So, you just learned that you may have HIV? All is not lost or over.
The news can be unsettling to say the least; however, the best course of action is to seek treatment quickly.
Early diagnosis and adherence to treatment can reduce your risks for related conditions and preserve your quality of life. It is important to remember that, unlike 30 years ago, HIV is mostly a manageable disease today that can be treated with HIV medicines. Current HIV medicines cannot cure HIV, but they have a proven track record of helping people with HIV live longer, healthier lives.
Your first step is to make an appointment with a provider. At MAO, during every new patient intake, the social services team will explore assistance programs with you that expand your options for addressing treatment costs.
Modern medicine recommends people with HIV start taking HIV medicines as soon as possible. Deciding when to start taking HIV medicines and specifically what medicines to take begins with a baseline HIV evaluation completed with a licensed provider. A HIV baseline evaluation includes a review of your health, medical and sexual history, a physical exam, and lab tests. All personal information is held in the strictest confidence.
Don’t allow language to confuse you!
The use of HIV medicines to treat HIV infection is called antiretroviral therapy (ART). ART involves taking a combination of HIV medicines (called an HIV regimen) every day. Again, ART is not a cure for HIV; however, it is critical to helping people with HIV live longer, healthier lives and strict adherence reduces the risks for HIV transmission to someone else.
Why does treatment begin with a HIV baseline evaluation?
Most information needed to start effective treatment comes from knowing as much about you and how you live your life as possible. Rest assured the evaluation is not about judgement. Experienced providers recognize that every life comes with a list of unique factors and circumstances.
During a HIV baseline evaluation, your provider will determine how far your HIV infection has progressed. A major goal in your treatment with HIV medicines will be to prevent your HIV from advancing to AIDS. AIDS is the final stage of HIV infection.
The information also allows your provider to offer informed consultation as to whether you are ready to start lifelong treatment with HIV medicines. During an HIV baseline evaluation, the health care provider explains the benefits and risks of HIV treatment and discusses ways to reduce the risk of passing HIV to others. This is an experience customized to you as an individual and you will be encouraged to candidly ask questions and explore answers.
Not sure what to ask?
If you’ve recently received your HIV test results, you may have some of the following questions:
- Because I have HIV, will I eventually get AIDS?
- What can I do to stay healthy and avoid getting other infections?
- How can I prevent passing HIV to others?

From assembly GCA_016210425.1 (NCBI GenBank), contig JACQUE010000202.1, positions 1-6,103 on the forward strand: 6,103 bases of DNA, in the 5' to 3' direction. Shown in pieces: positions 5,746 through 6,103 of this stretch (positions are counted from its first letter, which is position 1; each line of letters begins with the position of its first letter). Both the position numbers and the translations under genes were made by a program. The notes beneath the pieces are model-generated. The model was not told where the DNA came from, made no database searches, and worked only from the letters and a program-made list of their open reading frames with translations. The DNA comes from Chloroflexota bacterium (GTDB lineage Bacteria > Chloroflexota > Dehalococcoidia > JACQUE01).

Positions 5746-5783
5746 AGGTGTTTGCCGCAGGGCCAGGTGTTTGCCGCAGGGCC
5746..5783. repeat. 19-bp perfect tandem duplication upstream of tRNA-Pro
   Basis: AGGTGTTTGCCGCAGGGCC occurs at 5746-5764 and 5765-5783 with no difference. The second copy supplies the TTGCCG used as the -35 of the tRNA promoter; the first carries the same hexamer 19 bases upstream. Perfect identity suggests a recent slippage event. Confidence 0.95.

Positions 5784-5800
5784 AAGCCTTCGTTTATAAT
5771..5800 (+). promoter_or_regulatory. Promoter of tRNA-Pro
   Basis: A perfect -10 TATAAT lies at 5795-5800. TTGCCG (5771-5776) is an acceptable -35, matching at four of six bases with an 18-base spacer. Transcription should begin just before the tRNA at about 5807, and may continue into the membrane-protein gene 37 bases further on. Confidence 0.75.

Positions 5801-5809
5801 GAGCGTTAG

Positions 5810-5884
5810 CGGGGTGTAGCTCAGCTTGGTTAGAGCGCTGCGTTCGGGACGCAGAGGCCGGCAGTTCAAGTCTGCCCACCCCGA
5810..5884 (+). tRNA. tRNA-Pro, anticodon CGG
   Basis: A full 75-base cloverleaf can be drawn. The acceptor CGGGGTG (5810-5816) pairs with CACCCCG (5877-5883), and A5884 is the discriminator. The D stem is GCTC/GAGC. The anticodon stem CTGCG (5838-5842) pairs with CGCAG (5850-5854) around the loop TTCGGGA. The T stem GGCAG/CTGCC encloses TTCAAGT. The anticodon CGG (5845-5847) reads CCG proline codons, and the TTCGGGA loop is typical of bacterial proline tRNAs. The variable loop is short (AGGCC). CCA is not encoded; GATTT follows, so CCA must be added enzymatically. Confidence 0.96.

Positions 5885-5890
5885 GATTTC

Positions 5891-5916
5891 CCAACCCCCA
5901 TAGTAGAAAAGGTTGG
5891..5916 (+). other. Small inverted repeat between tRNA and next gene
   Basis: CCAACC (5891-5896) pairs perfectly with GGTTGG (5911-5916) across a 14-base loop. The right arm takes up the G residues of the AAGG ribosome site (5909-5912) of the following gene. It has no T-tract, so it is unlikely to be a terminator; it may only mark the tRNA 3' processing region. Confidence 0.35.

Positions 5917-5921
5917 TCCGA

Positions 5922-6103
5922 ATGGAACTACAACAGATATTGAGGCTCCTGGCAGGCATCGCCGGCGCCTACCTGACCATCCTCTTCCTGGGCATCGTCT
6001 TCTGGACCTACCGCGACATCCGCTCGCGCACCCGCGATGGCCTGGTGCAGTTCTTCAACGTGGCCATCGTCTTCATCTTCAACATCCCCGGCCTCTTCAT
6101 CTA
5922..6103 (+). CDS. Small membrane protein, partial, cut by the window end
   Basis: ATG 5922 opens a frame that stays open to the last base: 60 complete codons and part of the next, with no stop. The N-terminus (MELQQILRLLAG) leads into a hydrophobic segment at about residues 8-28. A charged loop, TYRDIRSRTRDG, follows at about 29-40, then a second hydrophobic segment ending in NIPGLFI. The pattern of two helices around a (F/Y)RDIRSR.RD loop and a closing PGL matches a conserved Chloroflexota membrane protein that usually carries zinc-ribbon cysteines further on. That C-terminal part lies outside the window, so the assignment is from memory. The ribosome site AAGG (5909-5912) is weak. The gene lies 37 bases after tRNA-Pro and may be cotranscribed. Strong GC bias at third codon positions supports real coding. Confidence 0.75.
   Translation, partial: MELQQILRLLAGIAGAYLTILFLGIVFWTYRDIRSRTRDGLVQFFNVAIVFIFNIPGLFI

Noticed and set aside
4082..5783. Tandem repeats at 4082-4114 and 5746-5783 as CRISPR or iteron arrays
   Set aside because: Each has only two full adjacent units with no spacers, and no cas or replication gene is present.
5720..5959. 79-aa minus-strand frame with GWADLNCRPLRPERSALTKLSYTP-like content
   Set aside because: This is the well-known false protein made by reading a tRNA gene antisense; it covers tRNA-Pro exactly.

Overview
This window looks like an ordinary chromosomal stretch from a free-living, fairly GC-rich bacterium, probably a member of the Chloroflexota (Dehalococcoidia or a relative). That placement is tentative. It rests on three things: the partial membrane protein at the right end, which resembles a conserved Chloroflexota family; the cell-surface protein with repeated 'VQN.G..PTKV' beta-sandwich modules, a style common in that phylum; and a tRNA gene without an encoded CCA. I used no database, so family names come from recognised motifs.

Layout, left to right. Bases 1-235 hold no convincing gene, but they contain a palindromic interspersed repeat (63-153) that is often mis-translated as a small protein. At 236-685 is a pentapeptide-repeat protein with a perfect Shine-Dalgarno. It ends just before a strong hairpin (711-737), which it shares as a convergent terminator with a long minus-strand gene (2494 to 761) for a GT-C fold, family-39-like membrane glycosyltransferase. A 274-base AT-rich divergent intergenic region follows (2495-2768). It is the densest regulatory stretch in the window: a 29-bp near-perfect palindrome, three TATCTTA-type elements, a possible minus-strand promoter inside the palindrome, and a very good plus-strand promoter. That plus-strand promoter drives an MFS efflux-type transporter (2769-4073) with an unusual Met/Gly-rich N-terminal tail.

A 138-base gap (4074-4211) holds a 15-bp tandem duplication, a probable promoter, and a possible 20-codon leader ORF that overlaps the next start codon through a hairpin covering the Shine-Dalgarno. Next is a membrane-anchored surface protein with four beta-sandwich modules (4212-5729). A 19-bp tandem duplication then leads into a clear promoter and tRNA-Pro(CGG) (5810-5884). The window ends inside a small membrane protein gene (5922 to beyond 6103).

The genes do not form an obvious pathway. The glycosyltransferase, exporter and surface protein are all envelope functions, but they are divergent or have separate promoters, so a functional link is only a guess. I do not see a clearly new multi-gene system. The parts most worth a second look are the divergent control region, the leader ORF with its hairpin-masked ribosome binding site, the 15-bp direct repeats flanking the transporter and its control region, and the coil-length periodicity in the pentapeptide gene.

- How will HIV treatment affect my lifestyle?
- How should I tell my spouse/ partner/ family/friends I have HIV?
- Is there any reason to tell my employer and those I work with that I have HIV?
- Are there support groups for people with HIV?
- What lab tests are included in an HIV baseline evaluation? (See below.)
You may find it helpful to write down questions before your appointment. It is not uncommon to bring a family member or friend with you. They may think of questions you do not.
The following lab tests are included in a HIV baseline evaluation.
A CD4 count measures the number of CD4 cells in a sample of blood. CD4 cells are infection-fighting cells of the immune system. HIV destroys CD4 cells, which, in turn, damages the immune system. A damaged immune system makes it hard for the body to fight off infections. Treatment with HIV medicines prevents HIV from destroying CD4 cells. The higher a person’s CD4 count the better. A low CD4 count increases the urgency to begin medication. Conversely, through routine lab work, your CD4 count is also used to monitor the effectiveness of medicines once started.
A viral load test measures how much virus is in the blood (HIV viral load). A goal of HIV treatment is to keep a person’s viral load so low that the virus can’t be detected by a viral load test.
Drug-resistance testing identifies which, if any, HIV medicines will not be effective against a person’s strain of HIV.
Testing for sexually transmitted infections (STIs)
Coinfection with another STI can cause HIV infection to advance faster and increase the risk of HIV transmission to a sexual partner. Treating any other STIs that you may have will be critical to your overall health. For example, did you know that individuals with HIV and Hepatitis C (also commonly referred to as Hep C and HCV) have a higher risk for developing Type 2 Diabetes?
A HIV baseline evaluation also includes other equally important tests including those for blood cell count, kidney and liver function, blood glucose and blood fat level, and hepatitis. Specific tests ordered will be at the discretion of your provider.
Additional information is available from your MAO team members as well as from HIV.gov. Information can literally save your life.